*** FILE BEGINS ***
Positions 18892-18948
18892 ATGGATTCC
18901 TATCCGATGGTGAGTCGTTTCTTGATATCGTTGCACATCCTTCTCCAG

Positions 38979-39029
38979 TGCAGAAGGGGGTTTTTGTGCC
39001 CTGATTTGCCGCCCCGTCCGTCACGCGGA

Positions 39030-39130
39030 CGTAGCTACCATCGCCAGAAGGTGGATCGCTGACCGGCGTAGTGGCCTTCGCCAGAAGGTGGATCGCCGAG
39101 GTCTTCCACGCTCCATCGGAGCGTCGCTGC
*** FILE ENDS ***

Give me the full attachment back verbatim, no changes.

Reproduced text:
Positions 18892-18948
18892 ATGGATTCC
18901 TATCCGATGGTGAGTCGTTTCTTGATATCGTTGCACATCCTTCTCCAG

Positions 38979-39029
38979 TGCAGAAGGGGGTTTTTGTGCC
39001 CTGATTTGCCGCCCCGTCCGTCACGCGGA

Positions 39030-39130
39030 CGTAGCTACCATCGCCAGAAGGTGGATCGCTGACCGGCGTAGTGGCCTTCGCCAGAAGGTGGATCGCCGAG
39101 GTCTTCCACGCTCCATCGGAGCGTCGCTGC